Driving Long-Term Growth: The Value of Brand Strategy in 2018

What is a brand? 

Answering this question — whether conceptually or focused to a specific company — can be extraordinarily daunting. A brand isn’t a logo, a set of visual guidelines, an advertising campaign, or the name of a business. It’s a vague entity that sits somewhere above all of these things. It’s a gut feeling, an affinity — an idea someone, somewhere, wants to be part of.

This intangibility means it can be particularly challenging for some marketers to rationalize an investment in brand. Many businesses understand how to effectively market their product or services: publicity, effective communications, and other tried-and-true methods. Companies tend to appreciate the ROI of paid search and media, specific types of promotions, and even the value of a streamlined customer experience. But all of these initiatives are short-sighted if they aren’t drive by a larger brand strategy.

A study conducted by Millward Brown and BrandZ looked at 10 years of valuation data from the world’s top 100 brands. Brands that had good advertising but weaker branding grew just 27% in ten years. In stark contrast, brands that had both strong advertising and strong branding grew by 168%. What does that look like in practice? Coke’s market cap is $120 billion bigger than it would be if the same product had a different label because of its brand.

While promotional activities such as those listed above are effective ways to drive revenue, sales and even temporary awareness, any company that isn’t investing in their brand is missing an extraordinary opportunity for greater value. When it comes to long-term growth, there is no argument that investment in brand is crucial.¹

But what does investment in brand actually mean?

What it looks like: The Four Phases of Brand Building

1. Differentiate

You can’t have strong branding without strong understanding of your brand. Who are you? What do you do? Why does it matter? Position yourself to clearly stand out from the landscape by knowing and showing who you are.

What that means:

  • Develop a Brand Strategy that looks at industry trends/best practices, company heritage, product/offering, consumer insights, competitive landscape and more.
  • Use these findings to build a concise, clear, and impactful Brand Platform that differentiates your offering and outlines your reason for being and promise to your customers.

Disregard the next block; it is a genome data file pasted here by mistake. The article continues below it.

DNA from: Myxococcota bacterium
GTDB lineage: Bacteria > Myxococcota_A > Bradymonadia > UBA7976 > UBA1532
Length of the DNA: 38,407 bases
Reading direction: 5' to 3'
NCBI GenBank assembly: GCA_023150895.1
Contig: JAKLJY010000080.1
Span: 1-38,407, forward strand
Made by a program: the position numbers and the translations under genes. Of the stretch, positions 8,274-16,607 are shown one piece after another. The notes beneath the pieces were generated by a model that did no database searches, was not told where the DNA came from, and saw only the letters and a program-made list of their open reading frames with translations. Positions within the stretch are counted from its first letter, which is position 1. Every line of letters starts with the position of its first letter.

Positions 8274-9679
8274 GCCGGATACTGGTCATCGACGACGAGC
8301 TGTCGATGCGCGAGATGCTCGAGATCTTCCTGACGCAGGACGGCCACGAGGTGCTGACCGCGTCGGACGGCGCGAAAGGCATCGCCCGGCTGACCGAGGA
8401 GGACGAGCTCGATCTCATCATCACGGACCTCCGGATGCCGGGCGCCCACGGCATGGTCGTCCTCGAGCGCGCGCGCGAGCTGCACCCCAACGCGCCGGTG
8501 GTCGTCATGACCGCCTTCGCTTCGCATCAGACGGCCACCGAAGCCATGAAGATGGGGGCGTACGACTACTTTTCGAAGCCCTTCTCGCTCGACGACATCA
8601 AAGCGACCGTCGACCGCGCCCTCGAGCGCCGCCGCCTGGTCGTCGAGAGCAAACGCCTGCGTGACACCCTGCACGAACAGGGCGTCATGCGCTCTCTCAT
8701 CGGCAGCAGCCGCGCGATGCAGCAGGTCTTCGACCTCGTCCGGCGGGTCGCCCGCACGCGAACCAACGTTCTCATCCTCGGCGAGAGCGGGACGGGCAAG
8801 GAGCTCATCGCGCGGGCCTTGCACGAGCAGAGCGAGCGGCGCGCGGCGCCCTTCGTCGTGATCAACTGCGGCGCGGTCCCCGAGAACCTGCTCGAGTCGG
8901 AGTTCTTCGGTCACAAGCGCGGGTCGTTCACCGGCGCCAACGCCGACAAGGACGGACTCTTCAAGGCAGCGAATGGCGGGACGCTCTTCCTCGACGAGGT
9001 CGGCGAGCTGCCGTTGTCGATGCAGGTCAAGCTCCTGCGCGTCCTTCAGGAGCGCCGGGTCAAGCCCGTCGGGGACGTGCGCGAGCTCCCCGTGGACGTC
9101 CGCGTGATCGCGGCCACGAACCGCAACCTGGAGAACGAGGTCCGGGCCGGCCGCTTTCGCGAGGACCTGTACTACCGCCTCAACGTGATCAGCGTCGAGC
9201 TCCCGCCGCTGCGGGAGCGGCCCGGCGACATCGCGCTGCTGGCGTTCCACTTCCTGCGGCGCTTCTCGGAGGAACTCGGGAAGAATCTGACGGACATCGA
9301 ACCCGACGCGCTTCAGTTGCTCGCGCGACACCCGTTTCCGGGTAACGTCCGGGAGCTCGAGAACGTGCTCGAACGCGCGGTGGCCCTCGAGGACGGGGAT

2. Codify

Once you have deep understanding of your brand, the next step is thinking through how it actually comes to life from a customer’s perspective; put careful thought into an overall look-and-feel for your brand and then develop guidelines so that you offer unity and cohesion everywhere you exist.

What that means:

  • Develop a Visual and Verbal Identity that serves as a manifestation of your positioning.
  • Partner with a great team to create Brand Guidelines that offer clear guidance for how your brand comes to life in the world.

3. Generate

Having guidelines doesn’t mean anything until you implement them across your touch-points. Ensure every single one of your initiatives serves, on some level, as a proof point of your overall brand.

What that means:

  • Update your touch-points to reflect your positioning and brand guidelines. From website, to campaigns, to collateral to point of sale, everything should come from the same look-and-feel.
  • Evaluate your initiatives and activities to ensure they live up to your brand promise.

4. Cultivate

Continuous brand management means delivering on your brand on an ongoing basis. Branding isn’t a one-stop effort; continual reinforcement of positioning and guidelines will set you on a sure-fire path to growing a passionate group of brand advocates.

What that means:

  • Dedicating individuals within your organization to brand management
  • Ensuring future initiatives and touch-points take brand into account
  • Ongoing effort into campaigns, CRM, partnerships and beyond

 


Footnotes:
  1. Due Credence to The Brand Gap by Marty Neumeier
Image Sources:
1: https://www.throwbacks.com/cindy-crawford-pepsi/
2: https://fineartamerica.com/featured/70s-soft-drink-slogans-benjamin-yeager.html?product=art-print
3: http://blog.medialabs.in/2015/08/20/components-that-build-a-strong-brand-strategy/
4: https://www.coca-colacompany.com/vintage-coca-cola-bottle-advertisements
5: http://jordansdaily.com/2016/05/19/vintage-gear-michael-jordan-mcdonalds-fry-fuel-ad-1985/